I don't want to say I was a Connecticut skeptic coming into this season, but I'll admit the Huskies were going to have to show me something more than what I saw last year. Despite having Hasheem Thabeet in the paint, UConn was just average on defense in 2008. Here's what I said in the book:
For a team to hold its conference opponents to 41 percent two-point shooting and yet still give up more than a point per possession is pretty incredible. Connecticut did it last year. Great two-point field-goal defense is usually the bedrock of a great overall defense. Not for the Huskies in 2008, however, as they put a defense on the floor that was just barely better than the Big East average.
Times have changed. In a conference with a defensively supernatural team like Louisville, Connecticut likely won't get to claim the title of "best defense in the Big East" at the end of the year. Nevertheless, the Huskies' D is light years beyond where it was last year. That, plus a second consecutive season of outstanding offense, has propelled Jim Calhoun's team to the top of the polls.
Connecticut Then and Now
Conference games only, 2009 figures through games of February 9
Pace: possessions per 40 minutes
PPP: points per possession
Opp. PPP: opponent points per possession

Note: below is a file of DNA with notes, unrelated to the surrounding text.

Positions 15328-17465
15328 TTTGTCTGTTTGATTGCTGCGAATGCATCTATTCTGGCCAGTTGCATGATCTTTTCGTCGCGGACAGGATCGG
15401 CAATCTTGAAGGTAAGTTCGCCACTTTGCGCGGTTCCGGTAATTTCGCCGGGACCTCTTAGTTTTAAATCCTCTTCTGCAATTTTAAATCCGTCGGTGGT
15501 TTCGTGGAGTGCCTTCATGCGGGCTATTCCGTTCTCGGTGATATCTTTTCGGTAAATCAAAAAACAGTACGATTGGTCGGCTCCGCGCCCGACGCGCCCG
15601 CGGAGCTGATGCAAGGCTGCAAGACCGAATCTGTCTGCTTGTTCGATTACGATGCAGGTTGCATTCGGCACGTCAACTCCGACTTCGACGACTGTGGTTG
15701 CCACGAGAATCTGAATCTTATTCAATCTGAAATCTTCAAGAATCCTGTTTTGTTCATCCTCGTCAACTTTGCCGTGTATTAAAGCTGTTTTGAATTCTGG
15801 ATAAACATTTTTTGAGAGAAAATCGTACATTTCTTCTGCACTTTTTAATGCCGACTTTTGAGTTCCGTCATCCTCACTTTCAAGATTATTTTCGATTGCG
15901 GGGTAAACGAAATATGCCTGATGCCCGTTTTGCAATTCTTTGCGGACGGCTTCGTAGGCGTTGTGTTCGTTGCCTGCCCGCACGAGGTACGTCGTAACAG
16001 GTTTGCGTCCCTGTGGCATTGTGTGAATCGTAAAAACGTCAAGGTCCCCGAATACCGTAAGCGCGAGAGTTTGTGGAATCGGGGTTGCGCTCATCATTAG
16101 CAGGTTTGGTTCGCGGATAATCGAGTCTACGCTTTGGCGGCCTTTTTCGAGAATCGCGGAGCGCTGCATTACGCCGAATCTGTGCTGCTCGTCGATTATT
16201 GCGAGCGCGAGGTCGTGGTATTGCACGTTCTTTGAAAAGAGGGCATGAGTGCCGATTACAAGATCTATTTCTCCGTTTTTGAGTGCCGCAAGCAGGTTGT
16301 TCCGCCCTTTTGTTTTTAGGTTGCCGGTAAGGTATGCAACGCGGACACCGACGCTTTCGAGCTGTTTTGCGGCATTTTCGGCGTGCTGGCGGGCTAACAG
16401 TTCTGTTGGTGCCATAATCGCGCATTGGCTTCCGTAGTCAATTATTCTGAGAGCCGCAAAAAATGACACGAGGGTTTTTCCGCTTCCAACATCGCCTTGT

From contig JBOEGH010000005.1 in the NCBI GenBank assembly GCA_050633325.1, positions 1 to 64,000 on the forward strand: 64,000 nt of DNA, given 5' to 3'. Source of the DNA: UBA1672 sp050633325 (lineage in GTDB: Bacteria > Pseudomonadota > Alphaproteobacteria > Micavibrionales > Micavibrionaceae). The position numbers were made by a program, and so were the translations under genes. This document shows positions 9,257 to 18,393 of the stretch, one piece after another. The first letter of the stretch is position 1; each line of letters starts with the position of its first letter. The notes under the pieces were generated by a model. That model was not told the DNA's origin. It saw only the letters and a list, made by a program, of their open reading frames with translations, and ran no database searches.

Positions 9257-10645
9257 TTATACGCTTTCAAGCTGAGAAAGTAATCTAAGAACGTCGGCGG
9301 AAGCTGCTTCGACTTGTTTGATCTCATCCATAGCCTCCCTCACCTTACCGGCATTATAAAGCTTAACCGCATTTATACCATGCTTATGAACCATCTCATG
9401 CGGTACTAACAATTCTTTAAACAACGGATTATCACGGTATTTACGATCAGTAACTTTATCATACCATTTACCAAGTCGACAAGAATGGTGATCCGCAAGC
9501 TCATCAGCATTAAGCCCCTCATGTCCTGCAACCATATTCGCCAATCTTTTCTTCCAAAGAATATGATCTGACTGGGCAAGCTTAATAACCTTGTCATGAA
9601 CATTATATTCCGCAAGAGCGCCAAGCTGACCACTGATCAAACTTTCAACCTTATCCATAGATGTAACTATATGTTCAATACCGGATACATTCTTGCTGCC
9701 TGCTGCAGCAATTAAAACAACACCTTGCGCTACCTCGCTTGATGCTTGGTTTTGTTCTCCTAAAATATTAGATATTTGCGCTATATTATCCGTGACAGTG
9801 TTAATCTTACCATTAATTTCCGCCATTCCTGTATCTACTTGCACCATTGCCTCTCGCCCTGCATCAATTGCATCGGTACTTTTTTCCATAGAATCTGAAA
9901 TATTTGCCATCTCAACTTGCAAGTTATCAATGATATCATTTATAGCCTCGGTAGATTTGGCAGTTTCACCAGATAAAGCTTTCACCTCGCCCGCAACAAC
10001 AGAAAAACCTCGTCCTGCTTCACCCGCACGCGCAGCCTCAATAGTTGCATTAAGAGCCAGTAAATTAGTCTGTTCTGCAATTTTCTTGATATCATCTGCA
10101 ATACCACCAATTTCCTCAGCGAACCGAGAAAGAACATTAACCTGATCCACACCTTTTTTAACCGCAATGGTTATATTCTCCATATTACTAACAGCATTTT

EM: efficiency margin (PPP - Opp. PPP)
Pace PPP PPP EM
Connecticut 2008 67.7 1.11 1.02 +0.09
Connecticut 2009 66.4 1.14 0.94 +0.20
What's interesting to me about UConn's defensive transformation is that, with one very significant exception noted below, it's been surprisingly Thabeet-less. That is, Thabeet is what he is and is what he was last year: an incredible shot-blocker. That shouldn't be minimized, of course, but his block percentage this year is almost identical to what it was last year--yet the defense around him has improved dramatically. What changed?
Everything except for interior field-goal defense, which, as you'd expect, was already superb and has remained that way. That aside, the Huskies are better across the board on defense. In order of importance: they're getting more defensive rebounds, forcing more missed threes, generating a few more opponent turnovers, and fouling a little less. (No team in the country puts their opponents on the line less often than Connecticut does.)
This feels to me like a team maturing. When maturation isn't accompanied by some tangible dramatic event--a players-only meeting, say, or a coach smashing the videotape of a bad game--it tends to be largely invisible to the college hoops punditry. Nevertheless, it can happen absent the trigger. The newly-arrived Kemba Walker and the now-departed Doug Wiggins notwithstanding, Connecticut's personnel is largely unchanged from last year. The same players are simply playing better defense. Jeff Adrien is rebounding a little better on the defensive end. Stanley Robinson is a nuisance to opponents shooting threes. Jerome Dyson is still recording an occasional steal.